Fri, Oct 06, 2006 - Page 6 News List

Little progress in nuclear talks

DEADLOCK It looks increasingly likely that negotiations on the Iranian nuclear crisis will end in failure and that the matter will end up before the UN Security Council

AP , HASHTGERD, IRAN

Iranian President Mahmoud Ahmadinejad warned that sanctions will not stop Iran from enriching uranium after a European negotiator conceded "endless hours" of talks had made little progress and suggested the dispute could wind up at the UN soon.

The talks had been seen as a last-ditch attempt to avoid a full-blown confrontation between Iran and the UN Security Council after Tehran ignored an Aug. 31 deadline to suspend enrichment -- a key step toward making nuclear weapons -- or face punishment.

The Iranian leader's comments on Wednesday -- and the view of senior UN diplomats who said that nearly two years of intermittent negotiations had failed -- suggested an emerging consensus that the time has finally come to consider Security Council sanctions.

Iran maintains its nuclear program is for peaceful purposes and does not violate international law. Its refusal to give up enrichment compounds the failure of more than three years of UN inspections to banish suspicions that Tehran might have a secret weapons program. The conflict picked up steam after last year's election of the hard-line Ahmadinejad.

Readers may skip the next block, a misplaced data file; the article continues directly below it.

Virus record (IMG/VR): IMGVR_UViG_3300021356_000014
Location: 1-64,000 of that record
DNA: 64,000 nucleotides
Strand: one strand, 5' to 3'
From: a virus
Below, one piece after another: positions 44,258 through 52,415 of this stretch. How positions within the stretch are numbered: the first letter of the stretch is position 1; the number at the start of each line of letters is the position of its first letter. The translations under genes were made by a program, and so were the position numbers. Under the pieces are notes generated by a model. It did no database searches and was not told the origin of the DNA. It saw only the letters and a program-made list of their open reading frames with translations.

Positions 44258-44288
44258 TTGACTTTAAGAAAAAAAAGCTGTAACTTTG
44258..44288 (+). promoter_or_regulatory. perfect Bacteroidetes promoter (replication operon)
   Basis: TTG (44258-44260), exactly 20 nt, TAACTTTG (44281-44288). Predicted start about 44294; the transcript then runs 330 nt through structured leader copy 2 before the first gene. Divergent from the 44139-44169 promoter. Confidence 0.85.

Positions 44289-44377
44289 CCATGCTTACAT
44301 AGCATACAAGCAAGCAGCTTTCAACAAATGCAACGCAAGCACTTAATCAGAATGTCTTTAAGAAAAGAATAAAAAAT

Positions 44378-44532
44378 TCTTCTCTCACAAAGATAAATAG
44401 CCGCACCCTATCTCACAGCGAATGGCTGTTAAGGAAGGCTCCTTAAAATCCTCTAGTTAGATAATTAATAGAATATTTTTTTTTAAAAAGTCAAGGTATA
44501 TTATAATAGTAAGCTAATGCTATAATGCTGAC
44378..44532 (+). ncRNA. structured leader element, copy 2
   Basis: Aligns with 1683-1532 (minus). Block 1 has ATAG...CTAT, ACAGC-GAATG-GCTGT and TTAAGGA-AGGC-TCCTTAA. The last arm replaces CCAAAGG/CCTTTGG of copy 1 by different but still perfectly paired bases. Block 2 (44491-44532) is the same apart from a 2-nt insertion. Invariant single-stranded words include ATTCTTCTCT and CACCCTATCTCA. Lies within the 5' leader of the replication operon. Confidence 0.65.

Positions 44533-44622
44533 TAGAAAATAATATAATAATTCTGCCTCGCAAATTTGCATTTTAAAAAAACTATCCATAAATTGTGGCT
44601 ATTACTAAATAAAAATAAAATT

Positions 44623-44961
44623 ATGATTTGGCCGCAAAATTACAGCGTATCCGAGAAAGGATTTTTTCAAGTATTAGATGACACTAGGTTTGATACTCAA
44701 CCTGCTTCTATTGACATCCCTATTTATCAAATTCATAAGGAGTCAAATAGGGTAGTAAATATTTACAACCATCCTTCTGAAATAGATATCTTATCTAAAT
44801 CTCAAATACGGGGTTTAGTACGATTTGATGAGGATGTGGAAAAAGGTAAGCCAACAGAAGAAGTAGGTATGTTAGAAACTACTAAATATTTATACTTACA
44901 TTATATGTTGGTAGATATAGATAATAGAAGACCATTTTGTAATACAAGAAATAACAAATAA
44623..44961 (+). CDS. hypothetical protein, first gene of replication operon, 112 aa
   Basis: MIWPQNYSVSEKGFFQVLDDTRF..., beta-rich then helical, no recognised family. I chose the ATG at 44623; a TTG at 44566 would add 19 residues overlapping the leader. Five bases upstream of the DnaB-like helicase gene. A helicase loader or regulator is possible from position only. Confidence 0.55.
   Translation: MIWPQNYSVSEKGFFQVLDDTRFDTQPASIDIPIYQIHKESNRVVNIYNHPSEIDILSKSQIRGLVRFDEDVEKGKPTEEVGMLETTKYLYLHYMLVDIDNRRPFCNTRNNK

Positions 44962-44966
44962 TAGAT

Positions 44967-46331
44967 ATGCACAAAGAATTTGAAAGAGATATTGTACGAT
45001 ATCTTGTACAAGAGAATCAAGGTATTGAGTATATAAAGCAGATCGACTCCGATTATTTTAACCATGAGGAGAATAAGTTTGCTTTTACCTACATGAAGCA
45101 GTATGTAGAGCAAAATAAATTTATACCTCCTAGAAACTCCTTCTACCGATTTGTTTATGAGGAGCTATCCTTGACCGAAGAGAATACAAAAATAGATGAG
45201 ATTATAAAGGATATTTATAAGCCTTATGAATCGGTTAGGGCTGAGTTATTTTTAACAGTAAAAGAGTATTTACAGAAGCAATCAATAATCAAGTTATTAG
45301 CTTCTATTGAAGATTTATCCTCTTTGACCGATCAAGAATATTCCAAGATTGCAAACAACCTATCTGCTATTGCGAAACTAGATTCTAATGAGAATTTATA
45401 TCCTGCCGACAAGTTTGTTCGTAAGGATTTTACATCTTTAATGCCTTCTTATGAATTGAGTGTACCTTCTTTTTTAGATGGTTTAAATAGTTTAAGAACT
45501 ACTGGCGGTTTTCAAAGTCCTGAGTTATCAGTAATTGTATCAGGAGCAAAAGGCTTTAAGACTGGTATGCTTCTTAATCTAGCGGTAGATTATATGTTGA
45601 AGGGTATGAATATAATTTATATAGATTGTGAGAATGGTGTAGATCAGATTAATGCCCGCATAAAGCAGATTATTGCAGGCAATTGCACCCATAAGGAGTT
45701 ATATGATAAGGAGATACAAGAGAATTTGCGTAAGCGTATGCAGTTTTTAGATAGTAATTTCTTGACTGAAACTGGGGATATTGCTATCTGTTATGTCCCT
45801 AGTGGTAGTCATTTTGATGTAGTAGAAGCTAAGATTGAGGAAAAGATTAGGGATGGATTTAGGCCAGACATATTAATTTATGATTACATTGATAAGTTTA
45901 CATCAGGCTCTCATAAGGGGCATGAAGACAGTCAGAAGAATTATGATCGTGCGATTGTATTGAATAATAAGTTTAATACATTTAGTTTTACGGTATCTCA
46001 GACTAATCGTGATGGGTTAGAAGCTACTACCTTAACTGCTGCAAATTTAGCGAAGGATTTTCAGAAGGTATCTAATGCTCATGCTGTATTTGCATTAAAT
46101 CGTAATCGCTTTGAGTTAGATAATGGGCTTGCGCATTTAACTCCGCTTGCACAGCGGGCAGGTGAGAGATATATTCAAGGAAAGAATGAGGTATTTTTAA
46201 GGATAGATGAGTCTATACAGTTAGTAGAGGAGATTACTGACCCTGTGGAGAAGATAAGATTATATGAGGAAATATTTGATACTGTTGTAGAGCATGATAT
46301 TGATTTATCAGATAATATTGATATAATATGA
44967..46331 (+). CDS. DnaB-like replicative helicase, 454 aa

Javier Solana, the European official who has been negotiating with the Iranians, told the European Parliament on Wednesday that the Iranians had made "no commitment to suspend." Dialogue with the Iranians "cannot last forever" and it was up to Tehran "to decide whether its time has come to end," he said.

Solana said his talks had found "common ground" on some issues "but we have not agreed in what is the key point, which is the question of suspension of activities before the start of the negotiations."

He suggested that if the talks ended, the standoff should be moved to the Security Council.

In a speech shortly afterward, Ahmadinejad warned that sanctions would not dissuade his country from pursuing nuclear technology, including the enrichment of uranium.

"You are mistaken if you assume that the Iranian nation will stop for even a moment from the path toward using nuclear energy, due to your nagging," he told the West, speaking to a crowd of supporters outside Iran's capital.

"For 27 years they haven't allowed us to use technologies that they possess," Ahmadinejad added. "This nation is powerful and won't give in to one iota of coercion."

In an apparent response to Solana, the Iranian president said his nation favored continued negotiations.

"We are for talks. We can talk with each other and remove ambiguities. We have logic. We want talks to continue," he said.

US Secretary of State Condoleezza Rice and foreign ministers from five other major powers were expected to meet, possibly today in London, to discuss the situation.

Diplomats said the Security Council could meet as early as Monday to start work on a resolution imposing the first of a series of sanctions meant to make Iran roll back its program.

Iran was initially referred to the Security Council in February by the International Atomic Energy Agency, the UN nuclear watchdog, which said Tehran's suspicious activities represented breaches of the Nuclear Nonproliferation Treaty. The Vienna-based agency also said it could not be sure Iran was not trying to make weapons.

The US insisted that Tehran halt enrichment as a precondition for further talks on its nuclear program, but Iran ignored the Aug. 31 deadline set by the Security Council.

This story has been viewed 1814 times.
TOP top